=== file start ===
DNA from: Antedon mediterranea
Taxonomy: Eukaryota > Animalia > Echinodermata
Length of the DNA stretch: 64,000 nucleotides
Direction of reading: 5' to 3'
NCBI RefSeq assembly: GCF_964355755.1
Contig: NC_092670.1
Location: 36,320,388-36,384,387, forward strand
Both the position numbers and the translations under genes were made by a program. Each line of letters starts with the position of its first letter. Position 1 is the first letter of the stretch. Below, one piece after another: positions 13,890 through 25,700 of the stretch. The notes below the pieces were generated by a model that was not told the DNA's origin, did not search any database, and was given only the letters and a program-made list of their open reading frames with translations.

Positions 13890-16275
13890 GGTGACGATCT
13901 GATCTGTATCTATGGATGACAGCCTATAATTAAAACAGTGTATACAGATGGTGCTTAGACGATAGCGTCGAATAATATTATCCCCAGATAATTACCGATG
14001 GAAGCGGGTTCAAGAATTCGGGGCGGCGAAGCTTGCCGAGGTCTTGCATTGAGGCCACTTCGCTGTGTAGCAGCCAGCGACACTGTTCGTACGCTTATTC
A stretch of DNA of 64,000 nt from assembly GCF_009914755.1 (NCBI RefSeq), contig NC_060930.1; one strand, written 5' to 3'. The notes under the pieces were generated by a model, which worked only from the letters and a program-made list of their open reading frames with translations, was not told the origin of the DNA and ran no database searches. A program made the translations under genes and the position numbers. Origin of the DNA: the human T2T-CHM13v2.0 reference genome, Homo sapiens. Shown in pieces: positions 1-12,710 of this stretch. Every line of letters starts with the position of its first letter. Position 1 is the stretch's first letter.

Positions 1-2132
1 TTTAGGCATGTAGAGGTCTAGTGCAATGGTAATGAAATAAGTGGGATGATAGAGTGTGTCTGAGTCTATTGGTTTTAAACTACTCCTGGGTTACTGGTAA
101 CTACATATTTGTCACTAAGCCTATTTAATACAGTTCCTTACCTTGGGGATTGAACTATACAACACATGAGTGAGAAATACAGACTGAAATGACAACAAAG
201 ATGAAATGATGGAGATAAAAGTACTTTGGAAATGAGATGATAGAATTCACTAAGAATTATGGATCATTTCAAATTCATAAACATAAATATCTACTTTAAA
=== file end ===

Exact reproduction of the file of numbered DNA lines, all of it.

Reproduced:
DNA from: Antedon mediterranea
Taxonomy: Eukaryota > Animalia > Echinodermata
Length of the DNA stretch: 64,000 nucleotides
Direction of reading: 5' to 3'
NCBI RefSeq assembly: GCF_964355755.1
Contig: NC_092670.1
Location: 36,320,388-36,384,387, forward strand
Both the position numbers and the translations under genes were made by a program. Each line of letters starts with the position of its first letter. Position 1 is the first letter of the stretch. Below, one piece after another: positions 13,890 through 25,700 of the stretch. The notes below the pieces were generated by a model that was not told the DNA's origin, did not search any database, and was given only the letters and a program-made list of their open reading frames with translations.

Positions 13890-16275
13890 GGTGACGATCT
13901 GATCTGTATCTATGGATGACAGCCTATAATTAAAACAGTGTATACAGATGGTGCTTAGACGATAGCGTCGAATAATATTATCCCCAGATAATTACCGATG
14001 GAAGCGGGTTCAAGAATTCGGGGCGGCGAAGCTTGCCGAGGTCTTGCATTGAGGCCACTTCGCTGTGTAGCAGCCAGCGACACTGTTCGTACGCTTATTC
A stretch of DNA of 64,000 nt from assembly GCF_009914755.1 (NCBI RefSeq), contig NC_060930.1; one strand, written 5' to 3'. The notes under the pieces were generated by a model, which worked only from the letters and a program-made list of their open reading frames with translations, was not told the origin of the DNA and ran no database searches. A program made the translations under genes and the position numbers. Origin of the DNA: the human T2T-CHM13v2.0 reference genome, Homo sapiens. Shown in pieces: positions 1-12,710 of this stretch. Every line of letters starts with the position of its first letter. Position 1 is the stretch's first letter.

Positions 1-2132
1 TTTAGGCATGTAGAGGTCTAGTGCAATGGTAATGAAATAAGTGGGATGATAGAGTGTGTCTGAGTCTATTGGTTTTAAACTACTCCTGGGTTACTGGTAA
101 CTACATATTTGTCACTAAGCCTATTTAATACAGTTCCTTACCTTGGGGATTGAACTATACAACACATGAGTGAGAAATACAGACTGAAATGACAACAAAG
201 ATGAAATGATGGAGATAAAAGTACTTTGGAAATGAGATGATAGAATTCACTAAGAATTATGGATCATTTCAAATTCATAAACATAAATATCTACTTTAAA